Arresting Tales

James Mandarino and Ronald Bell: what went wrong?

Videotaped footage of Streamwood PD officer James Mandarino striking an apparently compliant Ronald Bell with a police baton made the news last week.  I've been a use-of-force trainer for more than a decade, and I train officers in the use of straight and expandable batons--popularly known by non-cops as "billy clubs" or "nightsticks".  I'll tell you this--I've never trained anyone to do what James Mandarino did to Ronald Bell.

James Mandarino.jpg


James Mandarino, who has been charged with aggravated battery and official misconduct, does not fit the stereotype of the hulking, brutal cop.  I will assume that Mandarino was not a thumper; I haven't seen any reports describing Mandarino as "troubled", or any indication he was considered to be a problem officer.  Clearly race is not a factor, since both officer and motorist are white.  So what happened?  Was Mandarino a ticking bomb waiting to go off?  Did he snap?

I think maybe he was scared.
Mandarino, amped up from a vehicle pursuit and believing he was about to confront 2 possibly combative drunks, prepared for the worst as the car pulled over.  He might have already committed mentally to using force.  The passenger disobeyed orders to stay in the vehicle and walked toward the house, confirming Mandarino's suspicions.  Was he attempting to access a weapon?  Was he wanted?  Was he attempting to alert others in the house who might come out and assault the officer?  Mandarino decided to engage the passenger and fired a taser to control him.  Mandarino's heart rate and blood pressure probably shot up as his fears of engaging in a physical confrontation were confirmed.

Turning to Bell (the driver), Mandarino is seen ordering him to his knees.  Bell complies, keeping his hands raised.  But when Mandarino orders Bell onto the ground, Bell (probably not wanting to get wet by laying face down on the pavement) hesitates briefly, stretching his arms out in front of him.  Mandarino, having already convinced himself that this situation would likely end in a violent physical confrontation, reads Bell's hesitation as resistance and begins to strike him with the baton.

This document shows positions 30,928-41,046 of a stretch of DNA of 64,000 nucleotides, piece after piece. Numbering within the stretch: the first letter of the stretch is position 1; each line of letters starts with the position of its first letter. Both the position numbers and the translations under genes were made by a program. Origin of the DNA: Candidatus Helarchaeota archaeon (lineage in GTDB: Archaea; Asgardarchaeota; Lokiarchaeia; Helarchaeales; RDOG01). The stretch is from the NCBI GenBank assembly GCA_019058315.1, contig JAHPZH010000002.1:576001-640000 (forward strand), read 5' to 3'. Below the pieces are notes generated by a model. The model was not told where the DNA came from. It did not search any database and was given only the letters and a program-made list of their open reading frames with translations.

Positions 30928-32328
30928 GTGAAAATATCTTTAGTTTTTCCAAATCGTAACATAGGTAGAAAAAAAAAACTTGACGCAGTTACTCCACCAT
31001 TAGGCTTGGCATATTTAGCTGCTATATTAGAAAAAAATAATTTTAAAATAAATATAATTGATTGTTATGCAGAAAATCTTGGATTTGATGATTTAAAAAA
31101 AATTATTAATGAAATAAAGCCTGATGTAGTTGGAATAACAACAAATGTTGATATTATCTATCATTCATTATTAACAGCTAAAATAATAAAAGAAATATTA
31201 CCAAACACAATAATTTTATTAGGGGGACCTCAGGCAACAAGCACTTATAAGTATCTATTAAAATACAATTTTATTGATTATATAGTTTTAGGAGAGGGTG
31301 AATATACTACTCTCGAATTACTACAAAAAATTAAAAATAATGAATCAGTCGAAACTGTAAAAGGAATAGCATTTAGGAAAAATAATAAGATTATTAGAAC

Bell raises his arms to ward off the blows, which Mandarino perceives as more resistance.  Mandarino is now totally committed to following the course of action he initially thought necessary--subduing a combative drunk by force--and is incapable of pulling back to reassess the situation.  He's locked in on continuing the tactics he decided on a minute or two earlier.  He continues striking--15 times by my count, all about the head, arms and torso of a man who is not fighting with him.

Ronald Bell.jpg


None of this is offered as an excuse for the officer's actions, but merely as an explanation of how an otherwise good man could do something so horribly wrong.



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irishpirate said:


The scenario you laid out makes sense. At least it may approach "truth" as to the motivations of Officer Mandarino.

It's unfortunate that there weren't other cops on the scene who might have calmed things down a bit. At least with multiple cops any fear factor might have been lessened. I wonder if there are "manning" issues in that department or on that shift.